If I want to shift into second, I raise my engine revs up, not slow the car down. I can easily shift to second doing 45/50mph with no problems.
Why would you want to be in 2nd gear at 45/50mph anyway? using a higher gear at speeds like that, say, 4th/5th gear means its more eco and better for the engine, who tf drives at 50mph in 2nd
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Annonimous
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#8
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(Original post by IWMTom)
Heh, who gave you your figures? My car isn't even redlining at 60 in 3rd gear!
So you're telling me the figures I've given aren't what you're supposed to be driving at in relation to the gear? Okay mate, I think you need to go to your local waterstones and buy the most recent version of the highway code and have a little read.

https://www.drivingtesttips.biz/when...ange-gear.html

So we're all wrong except for you.
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IWMTom
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(Original post by Annonimous)
So you're telling me the figures I've given aren't what you're supposed to be driving at in relation to the gear? Okay mate, I think you need to go to your local waterstones and buy the most recent version of the highway code and have a little read.

https://www.drivingtesttips.biz/when...ange-gear.html

So we're all wrong except for you.
The Highway Code says nothing about the speed to change gear, numpty.

If you're trying to accelerate briskly, you rev the damn engine right through your power band before shifting up. No, it's not economical, and no, it's not how most people drive.

I was merely making a point that optimum shift points are different for every car, and every situation. A modern diesel will struggle to accelerate from 15mph in third gear.
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TheMcSame
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(Original post by Annonimous)
So you're telling me the figures I've given aren't what you're supposed to be driving at in relation to the gear? Okay mate, I think you need to go to your local waterstones and buy the most recent version of the highway code and have a little read.

https://www.drivingtesttips.biz/when...ange-gear.html

So we're all wrong except for you.

Might wanna double check your own source...

Each car has an optimal speed for each gear. The table below provides a general guide for what gear for which speed.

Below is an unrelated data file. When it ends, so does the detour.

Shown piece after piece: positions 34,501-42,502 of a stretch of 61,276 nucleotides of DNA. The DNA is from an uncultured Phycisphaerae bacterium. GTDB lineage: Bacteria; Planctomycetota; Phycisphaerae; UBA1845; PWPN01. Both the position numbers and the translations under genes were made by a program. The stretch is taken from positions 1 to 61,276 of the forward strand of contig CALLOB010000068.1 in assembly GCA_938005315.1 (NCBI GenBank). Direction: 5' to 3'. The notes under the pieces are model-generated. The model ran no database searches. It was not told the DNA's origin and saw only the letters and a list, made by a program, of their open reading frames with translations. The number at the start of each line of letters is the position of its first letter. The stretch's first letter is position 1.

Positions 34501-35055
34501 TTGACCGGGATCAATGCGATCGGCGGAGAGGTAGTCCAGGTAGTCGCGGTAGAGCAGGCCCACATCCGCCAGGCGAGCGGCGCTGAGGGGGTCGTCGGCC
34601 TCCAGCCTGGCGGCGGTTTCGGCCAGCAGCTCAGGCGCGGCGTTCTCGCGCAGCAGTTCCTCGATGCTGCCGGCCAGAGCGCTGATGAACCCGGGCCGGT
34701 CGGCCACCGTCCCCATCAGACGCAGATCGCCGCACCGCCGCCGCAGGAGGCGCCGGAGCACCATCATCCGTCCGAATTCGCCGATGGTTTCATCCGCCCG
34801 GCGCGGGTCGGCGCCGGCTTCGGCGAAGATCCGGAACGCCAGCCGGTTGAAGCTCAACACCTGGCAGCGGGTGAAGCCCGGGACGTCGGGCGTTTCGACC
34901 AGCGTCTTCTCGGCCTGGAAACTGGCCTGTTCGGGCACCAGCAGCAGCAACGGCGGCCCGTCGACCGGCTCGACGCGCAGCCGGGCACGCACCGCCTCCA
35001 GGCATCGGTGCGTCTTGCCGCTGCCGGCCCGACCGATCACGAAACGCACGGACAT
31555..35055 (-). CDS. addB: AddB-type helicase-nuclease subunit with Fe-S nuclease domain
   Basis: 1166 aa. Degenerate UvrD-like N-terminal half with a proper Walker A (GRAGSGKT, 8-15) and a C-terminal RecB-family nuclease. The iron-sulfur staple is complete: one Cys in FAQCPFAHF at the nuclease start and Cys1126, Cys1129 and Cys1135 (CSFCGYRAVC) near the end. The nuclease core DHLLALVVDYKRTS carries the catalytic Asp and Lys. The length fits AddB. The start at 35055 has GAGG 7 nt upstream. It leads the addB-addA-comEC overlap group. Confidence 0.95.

So not only does the highway code have NOTHING when it comes to changing gear. The gear you're supposed to be in at a certain speed is down to the car, and what you're doing with it.

Changing at the points you suggest, when trying to overtake, would be useless and outright dangerous. They're fine around town if your car can handle it without lugging, but they may not be the most efficient speeds to change at. Those speeds would probably be fine in a diesel, or a large petrol, but I'd have my doubts about trying that in say... A 1.0L citroen C1. Not to mention those speeds would be downright useless for climbing steep hills. There's a good hill just around the corner from me, you're not getting into 2nd gear climbing that thing unless you've got a lot of power. A HGV cab on it's own would probably get out of 1st gear, but most of them have 12-18 gears... Oh, did I forget to mention the engine that's putting out well over 1000Nm of torque. Even Scania's lowest offering, a 9 Litre diesel with a mere 280 BHP is putting out 1400Nm of torque.

(Original post by Annonimous)
Why would you want to be in 2nd gear at 45/50mph anyway? using a higher gear at speeds like that, say, 4th/5th gear means its more eco and better for the engine, who tf drives at 50mph in 2nd
No one would, but it shows that there should be no issue changing into 2nd gear, even at whatever speed the OP is doing.


OP, not sure what to tell you. Get someone you know to give it a drive and see how it is. If they say it's a bit odd, it might be worth getting it checked. I have a similar thing happen with 1st in my car, it's hard to get into gear unless you're going pretty slow, though from my understand the gearbox in my car doesn't have a synchro on 1st gear which is what causes this. So, based on that, I can only assume that it's something to do with the 2nd gear synchro, or maybe the locker ring. Maybe it's by design... Perhaps ask people with a same gen model and see if they have the same issue, some cars are just funny like that.
Old Fiestas for example could be a bit funny about changing into reverse, I've seen people say they've had this problem with Fiestas as far back as 1989, I have the same problem on my 2008 MK6 Fiesta, why? The gearbox. They all used a BC series (BC5 is the main culprit though) gearbox, though it was redesigned in 1995 and named IB5, but the IB5 is still basically the same gearbox, it was just redesigned to add some more modern features.
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PTMalewski
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#11
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#11
(Original post by AnxiousMoron)
- Does anyone know if potentially my clutch cable needing adjustment could cause such an issue?
- Any other thoughts/ opinions?

I will most likely take it to a mechanic sooner than later, but any nuggets of wisdom/ experience that I can beg from you guys would hopefully lessen the chance of me being taken for a ride by mechanics.